As a crafter, you may not be the most business-minded person in the world. However, if you’re going to succeed in the world of craft fairs and festivals, you’ve got to think like a business person! One of the ways you do that is by learning about sales tax before you hit an event. Here are the things you need to know about handling sales tax at fairs and festivals.
1. You have to pay it! No matter whether you pay sales tax at the show or later when you file your state taxes, you definitely have to pay the taxes on what you make. It’s actually illegal not to pay state taxes! From a business perspective, paying this extra money can actually make sense. It allows you to legitimize your business and to use that income from it when you’re looking for a mortgage, car loan, or similar item.
2. It’s different in different states. You probably already know that different states have different tax rates. Before you travel to a state, you need to know not only what its tax rate is but also how and when you pay sales taxes. In Illinois, for example, you have to register with the state before you can sell at a fair or festival. You may have to pay taxes when you’re actually at that festival, and sometimes the state will send representatives to collect the money at the end of each day.
It won’t be like this with all states, though, so make sure you know the rules and regulations of both the state you live in and the state you sell in. If you’re going to be traveling a lot during the fair and festival season, it can be a good idea to do all this research well ahead of time so you’re prepared.
States – Where do you do business?
- States with no sales tax: Delaware, Montana, New Hampshire, Oregon
- States with no sales tax but some municipalities levy taxes: Alaska
- States which have a state-wide sales tax: Connecticut, Idaho, Indiana, Kentucky, Massachusetts, Maryland, Maine, Michigan, Mississippi, New Jersey, Rhode Island, Virginia, Washington, West Virginia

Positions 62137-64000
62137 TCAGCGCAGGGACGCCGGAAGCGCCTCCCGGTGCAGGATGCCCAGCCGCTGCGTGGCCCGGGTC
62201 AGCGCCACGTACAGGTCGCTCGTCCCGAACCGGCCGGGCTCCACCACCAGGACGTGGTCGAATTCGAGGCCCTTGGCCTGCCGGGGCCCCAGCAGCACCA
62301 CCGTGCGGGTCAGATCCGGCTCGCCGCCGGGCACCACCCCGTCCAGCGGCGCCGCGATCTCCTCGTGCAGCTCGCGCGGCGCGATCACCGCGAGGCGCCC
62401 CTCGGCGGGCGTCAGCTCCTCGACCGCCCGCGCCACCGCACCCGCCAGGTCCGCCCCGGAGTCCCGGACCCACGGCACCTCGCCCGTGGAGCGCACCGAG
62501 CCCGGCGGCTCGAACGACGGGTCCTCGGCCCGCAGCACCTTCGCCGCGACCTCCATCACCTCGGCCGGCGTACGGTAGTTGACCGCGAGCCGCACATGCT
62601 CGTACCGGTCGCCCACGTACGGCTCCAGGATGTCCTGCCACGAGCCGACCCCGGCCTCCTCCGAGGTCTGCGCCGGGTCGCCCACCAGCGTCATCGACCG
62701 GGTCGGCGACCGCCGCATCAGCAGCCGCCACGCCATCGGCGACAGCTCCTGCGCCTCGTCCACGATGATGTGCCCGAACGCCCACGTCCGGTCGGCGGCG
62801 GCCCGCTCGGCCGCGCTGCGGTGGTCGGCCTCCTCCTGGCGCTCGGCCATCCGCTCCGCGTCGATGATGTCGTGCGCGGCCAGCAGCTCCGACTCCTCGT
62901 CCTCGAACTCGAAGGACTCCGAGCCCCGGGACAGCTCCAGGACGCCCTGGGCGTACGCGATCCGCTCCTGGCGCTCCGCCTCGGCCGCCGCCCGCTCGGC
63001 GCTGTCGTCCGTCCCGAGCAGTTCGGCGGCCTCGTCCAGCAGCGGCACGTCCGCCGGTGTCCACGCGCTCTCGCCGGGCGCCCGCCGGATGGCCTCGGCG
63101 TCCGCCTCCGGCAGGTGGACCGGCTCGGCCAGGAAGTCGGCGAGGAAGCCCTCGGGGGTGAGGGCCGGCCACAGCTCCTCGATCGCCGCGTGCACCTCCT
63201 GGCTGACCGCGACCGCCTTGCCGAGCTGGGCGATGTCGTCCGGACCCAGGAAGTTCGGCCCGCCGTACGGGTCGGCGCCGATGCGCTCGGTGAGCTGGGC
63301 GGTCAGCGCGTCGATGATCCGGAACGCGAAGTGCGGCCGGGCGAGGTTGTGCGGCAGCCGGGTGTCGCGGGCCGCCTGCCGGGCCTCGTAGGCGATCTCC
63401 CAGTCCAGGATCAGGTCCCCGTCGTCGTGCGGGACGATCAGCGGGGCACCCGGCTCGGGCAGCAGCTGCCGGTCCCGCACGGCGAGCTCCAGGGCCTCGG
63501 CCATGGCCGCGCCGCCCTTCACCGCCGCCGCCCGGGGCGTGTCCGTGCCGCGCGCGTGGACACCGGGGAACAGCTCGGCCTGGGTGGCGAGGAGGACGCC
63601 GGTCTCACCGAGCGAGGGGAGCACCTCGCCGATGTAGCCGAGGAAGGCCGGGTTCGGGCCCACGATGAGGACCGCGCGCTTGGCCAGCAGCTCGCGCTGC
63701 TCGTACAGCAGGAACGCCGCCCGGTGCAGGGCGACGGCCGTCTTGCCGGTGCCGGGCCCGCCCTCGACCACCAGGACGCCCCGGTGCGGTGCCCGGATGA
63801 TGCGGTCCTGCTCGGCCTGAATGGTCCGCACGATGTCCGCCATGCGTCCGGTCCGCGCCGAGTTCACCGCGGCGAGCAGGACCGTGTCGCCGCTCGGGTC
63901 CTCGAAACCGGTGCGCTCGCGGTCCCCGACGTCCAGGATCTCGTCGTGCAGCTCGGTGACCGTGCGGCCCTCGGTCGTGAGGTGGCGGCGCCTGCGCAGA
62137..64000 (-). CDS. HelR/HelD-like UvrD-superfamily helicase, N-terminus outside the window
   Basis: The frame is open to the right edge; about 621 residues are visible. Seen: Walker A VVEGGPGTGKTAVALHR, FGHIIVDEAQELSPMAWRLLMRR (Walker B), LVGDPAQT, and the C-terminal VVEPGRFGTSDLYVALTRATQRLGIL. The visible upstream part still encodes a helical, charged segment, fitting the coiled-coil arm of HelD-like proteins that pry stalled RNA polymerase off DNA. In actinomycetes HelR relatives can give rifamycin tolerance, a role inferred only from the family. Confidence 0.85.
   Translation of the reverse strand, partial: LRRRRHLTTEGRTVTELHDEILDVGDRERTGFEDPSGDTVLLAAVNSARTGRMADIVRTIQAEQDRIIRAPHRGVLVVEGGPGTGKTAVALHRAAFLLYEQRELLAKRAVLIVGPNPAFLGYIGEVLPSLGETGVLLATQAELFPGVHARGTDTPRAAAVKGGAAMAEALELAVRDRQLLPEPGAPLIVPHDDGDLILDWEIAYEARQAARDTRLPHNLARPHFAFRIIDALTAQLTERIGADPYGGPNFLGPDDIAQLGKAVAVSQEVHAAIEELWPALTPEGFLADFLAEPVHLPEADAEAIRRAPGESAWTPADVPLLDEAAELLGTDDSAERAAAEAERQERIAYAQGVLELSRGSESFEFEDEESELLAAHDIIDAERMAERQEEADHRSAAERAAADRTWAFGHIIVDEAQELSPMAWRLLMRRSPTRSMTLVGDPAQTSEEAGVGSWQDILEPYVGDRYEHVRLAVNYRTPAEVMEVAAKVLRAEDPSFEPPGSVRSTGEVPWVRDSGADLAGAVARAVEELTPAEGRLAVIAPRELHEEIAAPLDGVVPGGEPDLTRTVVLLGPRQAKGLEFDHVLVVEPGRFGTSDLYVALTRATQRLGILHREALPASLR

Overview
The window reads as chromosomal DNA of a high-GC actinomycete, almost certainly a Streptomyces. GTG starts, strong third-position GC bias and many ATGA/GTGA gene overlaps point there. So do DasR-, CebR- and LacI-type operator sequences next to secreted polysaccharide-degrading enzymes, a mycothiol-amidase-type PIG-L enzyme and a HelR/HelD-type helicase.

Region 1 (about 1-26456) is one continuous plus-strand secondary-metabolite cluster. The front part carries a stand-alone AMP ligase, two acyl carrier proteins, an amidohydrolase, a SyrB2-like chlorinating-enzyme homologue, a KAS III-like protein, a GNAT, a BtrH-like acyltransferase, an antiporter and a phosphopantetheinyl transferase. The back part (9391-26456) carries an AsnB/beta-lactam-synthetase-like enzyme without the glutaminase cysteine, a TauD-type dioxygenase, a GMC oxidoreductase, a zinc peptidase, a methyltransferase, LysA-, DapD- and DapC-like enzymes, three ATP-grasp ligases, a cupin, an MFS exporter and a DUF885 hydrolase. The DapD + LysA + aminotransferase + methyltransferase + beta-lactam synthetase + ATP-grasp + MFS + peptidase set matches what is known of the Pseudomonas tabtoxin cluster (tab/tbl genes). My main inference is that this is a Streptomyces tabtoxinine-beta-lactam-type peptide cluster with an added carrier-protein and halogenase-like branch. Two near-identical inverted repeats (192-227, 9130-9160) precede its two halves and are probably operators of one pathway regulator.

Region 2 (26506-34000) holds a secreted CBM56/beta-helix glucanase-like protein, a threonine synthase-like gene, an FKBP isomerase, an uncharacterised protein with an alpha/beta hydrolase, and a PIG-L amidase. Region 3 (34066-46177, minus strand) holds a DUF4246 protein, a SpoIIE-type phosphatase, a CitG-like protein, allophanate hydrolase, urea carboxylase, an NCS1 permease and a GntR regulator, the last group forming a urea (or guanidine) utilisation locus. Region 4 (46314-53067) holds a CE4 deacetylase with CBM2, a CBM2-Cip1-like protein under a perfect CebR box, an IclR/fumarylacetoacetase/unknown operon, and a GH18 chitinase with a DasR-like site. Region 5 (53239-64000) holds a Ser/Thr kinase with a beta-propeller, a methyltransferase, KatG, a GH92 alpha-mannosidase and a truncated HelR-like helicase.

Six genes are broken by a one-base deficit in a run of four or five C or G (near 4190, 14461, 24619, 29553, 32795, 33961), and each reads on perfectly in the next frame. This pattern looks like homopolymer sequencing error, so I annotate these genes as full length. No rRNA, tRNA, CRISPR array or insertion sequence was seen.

- States which have a state-wide sales tax as well as county taxes: Florida, Hawaii*, Nevada, North Carolina, Ohio, Wisconsin, Wyoming.
- States with a state-wide sales tax as well as county and municipality taxes: Alabama, Arizona, Arkansas, California, Colorado, Georgia, Illinois, Iowa, Kansas, Louisiana, Minnesota, Missouri, Nebraska, New Mexico, New York, North Dakota, Oklahoma, Pennsylvania, South Carolina, South Dakota, Tennessee, Texas, Utah, Vermont.
* Hawaii does not have a sales tax; instead, we have the general excise tax, which is assessed on all business activities.
3. Decide whether you want to figure it in or not. Sometimes at a festival when you’re processing lots of orders quickly, it’s easier to have tax already figured into your prices. This does, though, require you to set your price tags a bit higher. If you’re afraid that this will turn customers off, price your items according to what you’ll make off them. To figure sales tax quickly, keep a chart handy of the tax you need to add to each item according to its price.
Source by Rachel S